New Drug Targets Could Reduce Pancreatic Cancer Pain, Improve Outcomes

Published: Wednesday, November 9, 2016 - 2:05pm
Updated: Thursday, November 10, 2016 - 10:52am
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Translational Genomics Research Institute (TGen) is based in Phoenix.

The Translational Genomics Research Institute (TGen) has identified drug targets that could one day make pancreatic cancer less painful — and more survivable.

The findings, which appeared in the Oct. 28 issue of PLOS ONE, revealed that knocking out key links in a molecular signaling chain can hinder the cancer’s invasion of nearby nerve cells.

Pancreatic cancer is the fourth leading cause of cancer deaths in the United States each year. Its five-year survival rate hovers below 6 percent, and pancreatic cancer rates have risen over the past decade by 1.2 percent annually, according to the Centers for Disease Control and Prevention.

“Pancreatic cancer patients also suffer — most of them, at least — with severe pain during their time of disease and short survival time,” said Haiyong Han, head of TGen’s Pancreatic Cancer Program, who worked on the study.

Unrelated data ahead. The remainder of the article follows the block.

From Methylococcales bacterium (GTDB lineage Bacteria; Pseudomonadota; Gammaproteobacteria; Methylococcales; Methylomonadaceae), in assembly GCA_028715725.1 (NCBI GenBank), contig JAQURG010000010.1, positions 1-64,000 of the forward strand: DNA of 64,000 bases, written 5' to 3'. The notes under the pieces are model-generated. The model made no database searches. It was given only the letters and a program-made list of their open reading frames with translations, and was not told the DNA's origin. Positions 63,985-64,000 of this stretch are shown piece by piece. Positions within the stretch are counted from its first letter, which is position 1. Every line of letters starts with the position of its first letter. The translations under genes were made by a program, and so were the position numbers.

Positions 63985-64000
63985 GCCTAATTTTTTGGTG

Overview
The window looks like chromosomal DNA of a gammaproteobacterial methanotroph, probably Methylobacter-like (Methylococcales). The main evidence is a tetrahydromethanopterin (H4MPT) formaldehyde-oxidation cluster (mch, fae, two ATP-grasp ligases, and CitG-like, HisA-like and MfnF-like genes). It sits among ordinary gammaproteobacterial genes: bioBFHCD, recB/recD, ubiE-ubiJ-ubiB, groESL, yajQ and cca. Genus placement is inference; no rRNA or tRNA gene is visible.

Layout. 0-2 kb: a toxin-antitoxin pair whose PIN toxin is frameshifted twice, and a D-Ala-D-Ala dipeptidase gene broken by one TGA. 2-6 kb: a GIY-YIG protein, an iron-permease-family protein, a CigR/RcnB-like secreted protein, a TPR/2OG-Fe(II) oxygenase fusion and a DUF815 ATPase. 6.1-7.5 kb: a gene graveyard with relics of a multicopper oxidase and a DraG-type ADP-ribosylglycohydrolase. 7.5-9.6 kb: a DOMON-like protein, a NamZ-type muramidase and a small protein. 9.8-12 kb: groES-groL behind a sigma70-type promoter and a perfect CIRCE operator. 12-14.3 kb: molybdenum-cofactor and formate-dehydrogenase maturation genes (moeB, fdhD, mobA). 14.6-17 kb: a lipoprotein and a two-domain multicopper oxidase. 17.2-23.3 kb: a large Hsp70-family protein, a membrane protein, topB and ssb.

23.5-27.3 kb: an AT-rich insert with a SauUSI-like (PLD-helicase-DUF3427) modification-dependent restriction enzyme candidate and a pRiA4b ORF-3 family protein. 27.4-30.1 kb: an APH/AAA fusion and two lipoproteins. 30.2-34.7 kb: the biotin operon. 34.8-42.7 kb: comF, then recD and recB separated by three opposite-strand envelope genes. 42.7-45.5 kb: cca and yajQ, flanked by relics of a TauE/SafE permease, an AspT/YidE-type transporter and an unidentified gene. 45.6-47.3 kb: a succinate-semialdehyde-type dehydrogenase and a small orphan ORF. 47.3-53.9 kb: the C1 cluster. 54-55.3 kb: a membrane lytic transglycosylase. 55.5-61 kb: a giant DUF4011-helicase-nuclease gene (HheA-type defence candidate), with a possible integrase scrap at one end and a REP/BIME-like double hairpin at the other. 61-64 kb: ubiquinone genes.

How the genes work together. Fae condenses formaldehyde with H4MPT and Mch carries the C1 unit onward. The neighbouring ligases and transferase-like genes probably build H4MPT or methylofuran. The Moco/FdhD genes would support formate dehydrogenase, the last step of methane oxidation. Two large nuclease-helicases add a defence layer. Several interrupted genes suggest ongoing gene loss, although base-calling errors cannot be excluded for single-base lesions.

In short, pancreatic cancer is known for two things: mortality and pain. Linking the two is perineural invasion (PNI), a process by which cancer cells invade and spread through nearby nerves, wounding nerve endings.

To make inroads, these cancer cells rely on signals passed along the nerve growth factor (NGF) pathway that they share with nearby nerves. These signals are transmitted, in part, by a catalyzing enzyme, or kinase, called TRKA (tyrosine kinase receptor-A).

TGen tested whether knocking out TRKA would stem the migration of pancreatic cancer cells. It did.

“So we think that this particular pathway — or the components of this pathway, i.e., NGF or the receptor TRKA protein — can serve as potential drug targets for developing therapeutics that can prevent nerve invasion and also alleviate or prevent pain in patients with pancreatic cancer,” said Han.

A number of TRKA-inhibiting drugs are in early clinical trials — years away from being tested as pancreatic cancer pain therapies in humans. But if they work, they could also put a dent in the viability of pancreatic cancer.

“If we can hit the signaling, we not only reduce the migration or invasion, but also reduce the growth of the cancer cells,” said Han.

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